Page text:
A history of Sunnydale
Published 6:42 pm Thursday, December 22, 2011
Sunnydale, the well-known log cabin building on S. Trade Street in Tryon, is a Rustic Revival style design that was popular in the mountainous regions of western North Carolina in the early 20th century. It is said to have been designed by local architect J. Foster Searles, who also designed the Lake Lanier Tea House. It was built by local contractor J. S. Kell, who also built the Tea House in the mid 1920s and the clubhouse at the Tryon Country Club in 1921, both examples of the Rustic Revival style.
Harold Shelnutt, who lived in the brick house behind the IGA, had Sunnydale built in 1930 as a dance and recreation center for his daughter and the neighborhood residents. At about that same time, another family built a theater/recreation building for their daughter, who was an aspiring actress; that building has since burned down. Shelnutt named the building for his daughter’s friend Dale, who was known for his sunny disposition. He also started construction of a swimming pool where the IGA is but never completed it.
Shelnutt later operated a restaurant in the building known as Sunnydale Refectory. Almost from the very beginning, Sunnydale was a community gathering place as it hosted dinners, events like wedding receptions, proms, Rotary Club meetings, New Year’s Eve celebrations, and theater in-the-round performances. An advertisement in the Tryon Daily Bulletin indicates that Tryon’s movie theatre showed films at Sunnydale in 1937 while the theatre was being rebuilt after a fire.
Shelnutt served as Treasurer of Jackson & Jackson Cloth of Gold, a local textile manufacturer. His family was known for being up-to-date on popular culture and entertainment, regularly traveling to Spartanburg to see the latest movies. In a dispute with his employers, Shelnutt lost Sunnydale to the owners of Jackson & Jackson in 1938. As a result of the court settlement, the property was sold to local businessman Ernest Kerhulas.
At the time, Mr. Kerhulas operated the Trade Street Cafe, a popular eating establishment and meeting place. In addition to operating Sunnydale, he purchased the Lake Lanier Tea House in the 1930s. Before the crash of ‘29, prospective buyers brought to Lake Lanier to look at property had been treated to sandwiches and tea at the Tea House. Kerhulas operated the restaurant at Sunnydale during the winter months, and in the summer months moved his operation to the Tea House.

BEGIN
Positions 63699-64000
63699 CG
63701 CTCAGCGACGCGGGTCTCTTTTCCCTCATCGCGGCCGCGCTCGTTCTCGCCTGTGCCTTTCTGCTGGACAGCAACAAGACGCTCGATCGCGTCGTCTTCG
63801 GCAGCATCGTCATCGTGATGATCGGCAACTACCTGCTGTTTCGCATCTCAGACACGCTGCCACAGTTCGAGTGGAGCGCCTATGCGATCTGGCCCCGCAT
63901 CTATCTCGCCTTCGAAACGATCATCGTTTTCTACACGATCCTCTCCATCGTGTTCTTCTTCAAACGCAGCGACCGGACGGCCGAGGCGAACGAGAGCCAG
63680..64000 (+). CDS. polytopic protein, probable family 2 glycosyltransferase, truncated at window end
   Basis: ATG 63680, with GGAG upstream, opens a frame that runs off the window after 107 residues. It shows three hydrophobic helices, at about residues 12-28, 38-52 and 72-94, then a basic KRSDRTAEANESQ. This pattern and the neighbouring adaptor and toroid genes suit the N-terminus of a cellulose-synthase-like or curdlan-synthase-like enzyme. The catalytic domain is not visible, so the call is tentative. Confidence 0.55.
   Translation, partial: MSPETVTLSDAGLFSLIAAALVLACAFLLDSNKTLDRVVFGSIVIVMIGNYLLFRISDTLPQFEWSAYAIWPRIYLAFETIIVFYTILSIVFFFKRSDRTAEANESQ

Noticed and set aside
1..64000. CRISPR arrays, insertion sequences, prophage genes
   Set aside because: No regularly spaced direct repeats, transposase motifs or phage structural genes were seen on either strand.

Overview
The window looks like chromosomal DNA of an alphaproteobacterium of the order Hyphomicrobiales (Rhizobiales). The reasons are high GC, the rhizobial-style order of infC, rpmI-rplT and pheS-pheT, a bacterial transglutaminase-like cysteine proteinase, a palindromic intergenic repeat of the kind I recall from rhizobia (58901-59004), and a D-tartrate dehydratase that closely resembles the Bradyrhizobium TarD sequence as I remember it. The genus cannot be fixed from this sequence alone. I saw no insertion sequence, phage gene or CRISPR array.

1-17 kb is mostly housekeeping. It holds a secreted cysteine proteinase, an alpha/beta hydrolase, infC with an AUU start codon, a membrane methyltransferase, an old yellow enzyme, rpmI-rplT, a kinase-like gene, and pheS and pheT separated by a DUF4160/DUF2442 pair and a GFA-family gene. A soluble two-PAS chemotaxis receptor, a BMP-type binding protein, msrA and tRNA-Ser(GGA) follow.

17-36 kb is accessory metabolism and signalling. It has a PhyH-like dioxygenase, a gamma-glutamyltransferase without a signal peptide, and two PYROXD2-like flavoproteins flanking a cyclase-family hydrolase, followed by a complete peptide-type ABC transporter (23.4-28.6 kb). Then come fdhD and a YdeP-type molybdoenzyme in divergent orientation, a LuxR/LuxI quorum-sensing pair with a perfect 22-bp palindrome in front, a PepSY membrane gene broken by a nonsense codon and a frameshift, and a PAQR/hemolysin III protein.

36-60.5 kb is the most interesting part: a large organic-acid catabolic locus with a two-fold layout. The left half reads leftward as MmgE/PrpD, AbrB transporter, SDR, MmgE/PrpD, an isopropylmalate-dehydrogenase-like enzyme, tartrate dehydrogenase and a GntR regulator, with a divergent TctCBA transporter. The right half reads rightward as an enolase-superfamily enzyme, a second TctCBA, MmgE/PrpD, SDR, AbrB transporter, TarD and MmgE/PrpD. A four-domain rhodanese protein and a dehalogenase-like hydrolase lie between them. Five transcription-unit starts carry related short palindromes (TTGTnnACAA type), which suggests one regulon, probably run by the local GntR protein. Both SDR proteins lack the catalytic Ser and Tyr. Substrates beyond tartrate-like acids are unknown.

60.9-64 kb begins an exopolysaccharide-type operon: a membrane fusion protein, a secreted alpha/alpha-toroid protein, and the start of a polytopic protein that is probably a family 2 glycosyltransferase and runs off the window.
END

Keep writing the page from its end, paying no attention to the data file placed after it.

Advertisements for Sunnydale proclaim “since 1938 a favorite Carolina pleasure retreat specializing in fine foods” and “catering to parties of all kinds. For reservations call 170.” “Dine & Dance — where you find good food.”
During WWII soldiers came by train from Camp Croft in Spartanburg and other nearby bases to dances held at Sunnydale. Referred to as Tryon’s Night Club, it was the place to be on New Year’s Eve. Many people have fond memories of junior-senior proms, wedding receptions, parties and dances at Sunnydale. By 1948, the Tryon Little Theater presented plays in the round there.
Ernest Kerhulas and his son Theo continued to operate both restaurants until 1971, when Ernest divided his properties, giving the Tea House to Theo and passing Sunnydale to his three daughters. His wife died in 1958, and Ernest died in 1979. Theo, along with his sons, continued to run the Tea House until his death in 2005.
The Kerhulas daughters discontinued operations as a restaurant, but continued to rent the building for events such as hunt balls, junior-senior proms, Calcuttas, golf and steeplechase dinners. They then leased the building to George and Maggie Howze and John and Debbie Hoffman from 1976 to 1979, who operated it as the Hearthstone until George opened George’s Restaurant. A few months later Richie Grenemeyer reopened the restaurant as the Hearthstone and ran it from 1979 to 1986.
In 1986 the Kerhulas daughters sold the building to Norman and Marian Brannon, who opened it as the Vineyard Restaurant. The Brannons sold the building in 1991, and a series of subsequent owners and eating establishments – El Jalisco, El Chile Rojo, and Plenty of Fish – occupied Sunnydale until 2009, when the building was vacated.
Bob Lane of Lane-Tryon LLC purchased Sunnydale in July 2010 and began a complete rehabilitation of the building, now complete.
– Compiled by Bob Lane